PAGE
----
If you are embarking on an organizational transformation, a large platform migration, or a complete overhaul in the way a part of your business works, how do you know whether it would be worthwhile to hire an outside consultant?
1. Assess your internal talent pool
Before you can know what you need, you need to know what you have. Whether you are implementing a new technology or a new way of working, it pays to know who in your company not only has experience with what you are moving to but also who has been through a similar transition. An employee with experience using the new technology at a company where it has been in use for a decade may not necessarily be prepared for the bumps in the road faced when setting up the system from scratch and migrating all the data from the current platform.
While the technical talent is important (both the number of people available and their skill level), it is just as important to know if you have the in-house talent to manage the change and the associated training. If you have a strong training department but they are unfamiliar with the subject matter, you may have different needs than if there isn’t anyone that does training because everyone can “just learn from their co-workers on the job”.
When thinking about who could manage the coordination and communication of the roll-out, think about how well similar past initiatives were received at the company and if it was as smooth as you think it should have been. If not, you may want to consider an outside consultant.
2. What would be the impact if this went poorly?
Now that you know your in-house capabilities, what would be the impact if the weakest links didn’t step up to the challenge like you hope they would? From a technical aspect, if there is no experience with the setup and configuration of a new technology, how much time and expense would be wasted if something was done wrong the first time around? Could the cost of having an outside consultant not only consult on the best practices but also provide guidance and training to in-house staff throughout the process outweigh the potential opportunity cost of months of delays, rework, or bad customer experience?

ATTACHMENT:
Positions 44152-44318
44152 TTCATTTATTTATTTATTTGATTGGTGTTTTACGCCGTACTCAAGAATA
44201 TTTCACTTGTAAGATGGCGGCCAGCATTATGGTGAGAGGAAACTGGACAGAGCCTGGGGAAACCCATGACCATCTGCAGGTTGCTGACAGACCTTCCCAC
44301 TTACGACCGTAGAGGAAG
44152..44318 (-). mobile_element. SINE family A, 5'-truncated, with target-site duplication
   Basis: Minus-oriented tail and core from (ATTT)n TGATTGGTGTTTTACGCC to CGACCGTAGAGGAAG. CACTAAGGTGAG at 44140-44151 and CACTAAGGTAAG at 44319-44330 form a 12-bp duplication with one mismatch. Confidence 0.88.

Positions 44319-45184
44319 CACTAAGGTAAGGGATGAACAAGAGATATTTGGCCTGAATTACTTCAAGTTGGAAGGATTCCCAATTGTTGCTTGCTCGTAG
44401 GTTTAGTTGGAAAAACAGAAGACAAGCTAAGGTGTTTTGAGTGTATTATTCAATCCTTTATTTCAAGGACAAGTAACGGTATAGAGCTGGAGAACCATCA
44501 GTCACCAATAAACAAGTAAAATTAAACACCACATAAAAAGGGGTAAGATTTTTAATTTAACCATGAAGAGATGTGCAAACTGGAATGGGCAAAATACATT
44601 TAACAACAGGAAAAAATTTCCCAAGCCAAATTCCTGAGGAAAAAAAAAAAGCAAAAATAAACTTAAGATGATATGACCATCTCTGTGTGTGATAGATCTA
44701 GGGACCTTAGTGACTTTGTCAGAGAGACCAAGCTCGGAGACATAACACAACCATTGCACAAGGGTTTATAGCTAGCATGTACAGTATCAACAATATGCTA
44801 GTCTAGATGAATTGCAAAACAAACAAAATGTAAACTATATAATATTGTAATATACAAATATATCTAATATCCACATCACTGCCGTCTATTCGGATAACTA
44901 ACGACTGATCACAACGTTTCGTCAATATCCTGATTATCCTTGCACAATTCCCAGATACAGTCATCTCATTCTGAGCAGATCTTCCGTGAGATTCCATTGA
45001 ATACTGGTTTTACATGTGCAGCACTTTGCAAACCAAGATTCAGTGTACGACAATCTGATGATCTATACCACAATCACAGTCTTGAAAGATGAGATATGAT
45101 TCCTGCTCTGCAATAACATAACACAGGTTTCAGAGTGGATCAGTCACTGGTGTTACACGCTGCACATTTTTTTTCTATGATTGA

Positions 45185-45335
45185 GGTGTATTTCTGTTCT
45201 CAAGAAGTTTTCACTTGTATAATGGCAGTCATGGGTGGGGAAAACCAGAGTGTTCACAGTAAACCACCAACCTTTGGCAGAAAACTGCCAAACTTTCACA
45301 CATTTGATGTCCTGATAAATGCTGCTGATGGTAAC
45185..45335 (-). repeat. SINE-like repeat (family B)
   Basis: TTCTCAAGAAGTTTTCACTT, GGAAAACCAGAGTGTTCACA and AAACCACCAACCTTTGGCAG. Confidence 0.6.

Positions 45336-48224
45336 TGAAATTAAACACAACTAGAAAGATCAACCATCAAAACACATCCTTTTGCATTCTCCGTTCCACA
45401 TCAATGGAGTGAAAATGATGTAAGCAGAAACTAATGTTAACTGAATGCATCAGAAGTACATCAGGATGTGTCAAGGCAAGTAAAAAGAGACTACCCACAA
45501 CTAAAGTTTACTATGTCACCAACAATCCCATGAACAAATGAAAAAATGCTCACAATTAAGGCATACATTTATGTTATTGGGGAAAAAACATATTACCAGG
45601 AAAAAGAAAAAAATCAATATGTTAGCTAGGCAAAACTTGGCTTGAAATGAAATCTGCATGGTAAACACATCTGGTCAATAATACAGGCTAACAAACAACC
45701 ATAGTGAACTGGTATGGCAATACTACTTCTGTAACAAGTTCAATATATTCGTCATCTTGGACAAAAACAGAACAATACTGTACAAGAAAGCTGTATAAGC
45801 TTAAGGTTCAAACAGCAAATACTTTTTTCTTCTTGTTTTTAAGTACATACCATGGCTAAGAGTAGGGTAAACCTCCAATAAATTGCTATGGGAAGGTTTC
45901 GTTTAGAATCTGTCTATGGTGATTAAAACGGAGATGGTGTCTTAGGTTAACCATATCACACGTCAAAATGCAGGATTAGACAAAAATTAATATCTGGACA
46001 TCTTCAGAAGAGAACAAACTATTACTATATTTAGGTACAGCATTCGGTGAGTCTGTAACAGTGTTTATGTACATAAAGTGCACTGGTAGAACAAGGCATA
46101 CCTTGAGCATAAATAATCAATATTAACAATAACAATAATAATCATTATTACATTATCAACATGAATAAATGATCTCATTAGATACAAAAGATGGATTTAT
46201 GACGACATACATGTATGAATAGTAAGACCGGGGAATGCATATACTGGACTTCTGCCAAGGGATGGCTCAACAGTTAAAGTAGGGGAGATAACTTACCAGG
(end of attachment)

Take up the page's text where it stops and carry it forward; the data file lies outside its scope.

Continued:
From an operations perspective, think about the potential for lost revenue or customer dissatisfaction if employees are not properly trained or a clear communications plan isn’t executed. A system isn’t of much use if nobody wants to use it.
3. Talk to a few experts
Once you’ve identified the areas of greatest risk in attempting what you are about to do (or you have come to the realization it has already gone off the rails and needs to be rescued), bring in an outside consultant that has successfully navigated these waters before.
Ask not only about past experience, but what red flags they have seen and what their process is for identifying and mitigating risks. Anyone with a lot of past client experience can give you an idea of what makes for smooth sailing and what could sink you. They can tell you how to avoid the unmitigated disaster that caused that huge client to flee, as well as some key elements that led to the game-changing success that gave the project sponsor a big promotion.
With the understanding of the potential impact of any missing in-house capabilities, reinforced by the experience of experts, you can weigh the risks and benefits and make the decision that provides the most value to your organization with the highest likelihood of success.
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